Postby Namu Butsu » Mon Aug 17, 2009 4:02 pm

Ngawang Drolma wrote:It appears that Namu Butsu is poking his head in here, interested in Buddhist ideas.

It is not easy to let go of the God idea. It took me a while. For example when I was just a kid my parents died. I immediately replaced them with God, my parent-in-space. Just like letting go of them (the parents), letting go of God was a rough road. Eventually, as the Dalai Lama says, if you're going to be a Buddhist you do need to make a choice about this. And the Dalai Lama emphasizes that choosing your religion is a serious thing. But letting go of the God idea is not easy or instant for some.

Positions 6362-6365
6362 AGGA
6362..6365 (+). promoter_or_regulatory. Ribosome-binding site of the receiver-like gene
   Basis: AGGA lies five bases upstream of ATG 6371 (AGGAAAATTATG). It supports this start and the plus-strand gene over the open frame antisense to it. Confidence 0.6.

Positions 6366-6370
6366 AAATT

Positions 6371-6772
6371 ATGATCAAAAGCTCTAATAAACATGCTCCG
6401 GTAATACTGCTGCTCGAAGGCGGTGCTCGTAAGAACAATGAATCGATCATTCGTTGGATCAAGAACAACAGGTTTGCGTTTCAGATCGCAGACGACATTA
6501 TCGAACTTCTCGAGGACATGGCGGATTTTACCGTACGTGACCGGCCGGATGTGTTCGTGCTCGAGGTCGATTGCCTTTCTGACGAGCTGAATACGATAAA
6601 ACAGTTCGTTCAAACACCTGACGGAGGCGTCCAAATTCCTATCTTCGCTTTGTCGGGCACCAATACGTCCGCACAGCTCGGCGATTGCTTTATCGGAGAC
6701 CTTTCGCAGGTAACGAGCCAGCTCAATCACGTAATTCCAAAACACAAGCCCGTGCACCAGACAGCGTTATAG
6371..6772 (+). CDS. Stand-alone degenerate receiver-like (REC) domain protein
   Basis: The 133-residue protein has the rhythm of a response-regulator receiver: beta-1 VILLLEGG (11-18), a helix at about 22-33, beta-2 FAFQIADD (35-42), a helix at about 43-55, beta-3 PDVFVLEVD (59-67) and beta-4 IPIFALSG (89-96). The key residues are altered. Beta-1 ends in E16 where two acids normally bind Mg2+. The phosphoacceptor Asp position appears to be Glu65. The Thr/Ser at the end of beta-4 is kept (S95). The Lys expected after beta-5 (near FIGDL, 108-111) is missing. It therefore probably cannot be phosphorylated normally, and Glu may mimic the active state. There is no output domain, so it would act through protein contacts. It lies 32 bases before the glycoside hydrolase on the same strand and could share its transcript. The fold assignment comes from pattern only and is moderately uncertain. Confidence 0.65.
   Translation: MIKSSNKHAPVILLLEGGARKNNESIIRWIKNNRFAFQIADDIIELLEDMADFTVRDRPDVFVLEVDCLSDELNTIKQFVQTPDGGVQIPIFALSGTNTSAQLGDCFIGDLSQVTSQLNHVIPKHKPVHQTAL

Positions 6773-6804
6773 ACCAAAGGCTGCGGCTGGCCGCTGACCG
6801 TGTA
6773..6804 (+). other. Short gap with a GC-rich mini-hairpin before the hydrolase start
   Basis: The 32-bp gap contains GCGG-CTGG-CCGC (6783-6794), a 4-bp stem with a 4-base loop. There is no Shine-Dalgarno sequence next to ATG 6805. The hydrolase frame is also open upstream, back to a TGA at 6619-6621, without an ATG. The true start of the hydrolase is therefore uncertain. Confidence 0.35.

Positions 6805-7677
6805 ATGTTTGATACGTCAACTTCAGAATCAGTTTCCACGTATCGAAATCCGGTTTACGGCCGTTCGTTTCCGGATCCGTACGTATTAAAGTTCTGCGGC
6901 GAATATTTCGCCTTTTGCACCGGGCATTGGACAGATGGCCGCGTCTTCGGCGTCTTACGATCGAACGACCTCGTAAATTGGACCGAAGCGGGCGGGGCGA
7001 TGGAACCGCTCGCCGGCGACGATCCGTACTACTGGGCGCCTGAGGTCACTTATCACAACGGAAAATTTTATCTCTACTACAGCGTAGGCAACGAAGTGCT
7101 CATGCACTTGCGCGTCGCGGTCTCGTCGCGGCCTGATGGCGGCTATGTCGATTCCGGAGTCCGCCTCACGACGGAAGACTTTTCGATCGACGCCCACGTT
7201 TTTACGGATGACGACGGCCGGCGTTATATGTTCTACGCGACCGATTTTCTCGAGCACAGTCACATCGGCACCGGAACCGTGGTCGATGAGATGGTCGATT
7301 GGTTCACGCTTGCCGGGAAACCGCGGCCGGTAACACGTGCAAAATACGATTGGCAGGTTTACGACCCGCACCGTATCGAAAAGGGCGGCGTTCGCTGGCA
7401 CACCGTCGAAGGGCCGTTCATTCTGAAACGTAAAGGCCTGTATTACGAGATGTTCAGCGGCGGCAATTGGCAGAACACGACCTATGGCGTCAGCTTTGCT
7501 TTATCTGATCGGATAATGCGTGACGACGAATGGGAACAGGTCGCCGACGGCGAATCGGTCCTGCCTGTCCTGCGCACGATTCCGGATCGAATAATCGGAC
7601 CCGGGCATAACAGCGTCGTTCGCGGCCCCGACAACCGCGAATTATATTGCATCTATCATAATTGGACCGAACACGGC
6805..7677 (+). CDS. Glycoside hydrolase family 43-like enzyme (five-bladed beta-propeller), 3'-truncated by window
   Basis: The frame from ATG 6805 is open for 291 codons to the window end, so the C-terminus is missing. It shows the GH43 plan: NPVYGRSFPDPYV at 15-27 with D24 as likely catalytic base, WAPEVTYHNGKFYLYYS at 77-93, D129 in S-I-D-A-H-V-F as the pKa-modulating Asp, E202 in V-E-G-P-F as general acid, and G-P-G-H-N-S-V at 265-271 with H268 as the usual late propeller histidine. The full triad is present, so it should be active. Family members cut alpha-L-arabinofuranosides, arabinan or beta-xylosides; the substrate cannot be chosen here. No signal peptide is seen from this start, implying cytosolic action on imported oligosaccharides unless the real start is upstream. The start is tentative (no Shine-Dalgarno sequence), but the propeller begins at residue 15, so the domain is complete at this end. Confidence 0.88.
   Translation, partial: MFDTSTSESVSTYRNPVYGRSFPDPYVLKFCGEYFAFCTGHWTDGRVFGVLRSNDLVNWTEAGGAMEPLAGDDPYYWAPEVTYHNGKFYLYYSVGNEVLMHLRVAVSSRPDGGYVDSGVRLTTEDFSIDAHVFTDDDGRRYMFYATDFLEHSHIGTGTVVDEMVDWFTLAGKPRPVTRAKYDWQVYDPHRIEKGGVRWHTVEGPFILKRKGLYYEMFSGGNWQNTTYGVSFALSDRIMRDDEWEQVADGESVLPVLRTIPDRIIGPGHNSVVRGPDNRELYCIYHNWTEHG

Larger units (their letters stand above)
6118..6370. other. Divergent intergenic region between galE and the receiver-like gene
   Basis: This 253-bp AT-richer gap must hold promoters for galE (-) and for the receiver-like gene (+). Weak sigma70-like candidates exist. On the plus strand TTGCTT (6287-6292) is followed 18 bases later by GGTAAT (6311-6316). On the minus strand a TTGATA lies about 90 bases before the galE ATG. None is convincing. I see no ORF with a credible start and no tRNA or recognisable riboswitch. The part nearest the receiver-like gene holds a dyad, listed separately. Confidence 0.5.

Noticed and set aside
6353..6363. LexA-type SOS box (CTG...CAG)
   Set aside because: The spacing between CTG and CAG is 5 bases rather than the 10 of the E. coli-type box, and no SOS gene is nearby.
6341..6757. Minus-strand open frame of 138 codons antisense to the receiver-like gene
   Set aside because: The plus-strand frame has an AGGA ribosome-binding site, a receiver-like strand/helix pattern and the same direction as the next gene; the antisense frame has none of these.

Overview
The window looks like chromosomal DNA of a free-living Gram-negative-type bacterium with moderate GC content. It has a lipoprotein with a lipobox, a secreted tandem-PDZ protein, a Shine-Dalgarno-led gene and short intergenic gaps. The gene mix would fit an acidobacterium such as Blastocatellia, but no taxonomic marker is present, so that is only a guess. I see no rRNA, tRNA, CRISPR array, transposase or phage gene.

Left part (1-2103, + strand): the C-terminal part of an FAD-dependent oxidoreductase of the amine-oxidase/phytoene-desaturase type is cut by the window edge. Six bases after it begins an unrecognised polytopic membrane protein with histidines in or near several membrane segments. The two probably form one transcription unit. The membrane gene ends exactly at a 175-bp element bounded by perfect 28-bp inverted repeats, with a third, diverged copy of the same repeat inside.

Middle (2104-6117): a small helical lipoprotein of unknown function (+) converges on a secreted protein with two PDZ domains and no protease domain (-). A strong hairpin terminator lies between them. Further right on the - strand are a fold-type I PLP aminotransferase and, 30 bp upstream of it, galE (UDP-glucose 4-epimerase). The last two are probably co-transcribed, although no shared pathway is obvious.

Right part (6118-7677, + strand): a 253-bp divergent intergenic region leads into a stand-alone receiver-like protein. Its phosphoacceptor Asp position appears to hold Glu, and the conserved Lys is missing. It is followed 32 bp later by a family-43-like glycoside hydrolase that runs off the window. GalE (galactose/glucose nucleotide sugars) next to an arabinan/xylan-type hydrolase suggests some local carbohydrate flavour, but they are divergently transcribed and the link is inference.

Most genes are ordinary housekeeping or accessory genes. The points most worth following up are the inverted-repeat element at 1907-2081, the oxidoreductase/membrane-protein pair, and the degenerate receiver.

I think that if someone is peeking in, wondering about Buddhism, it would be generous to show a bit of gentleness.

As long as we're so forthcoming with opinions in this thread, there's mine ;)

Best,
Drolma


Namaste Drolma,

Thank you for the response and personal story. It was very tough for me to originally put away my concepts of God after I gave up my religious dogma before. I cannot imagine how it would be so young and having your parents die. Ofcourse we due to our fears and sorrows need to cling to some imaginary deity. I bet it was even worse for you to let go of God.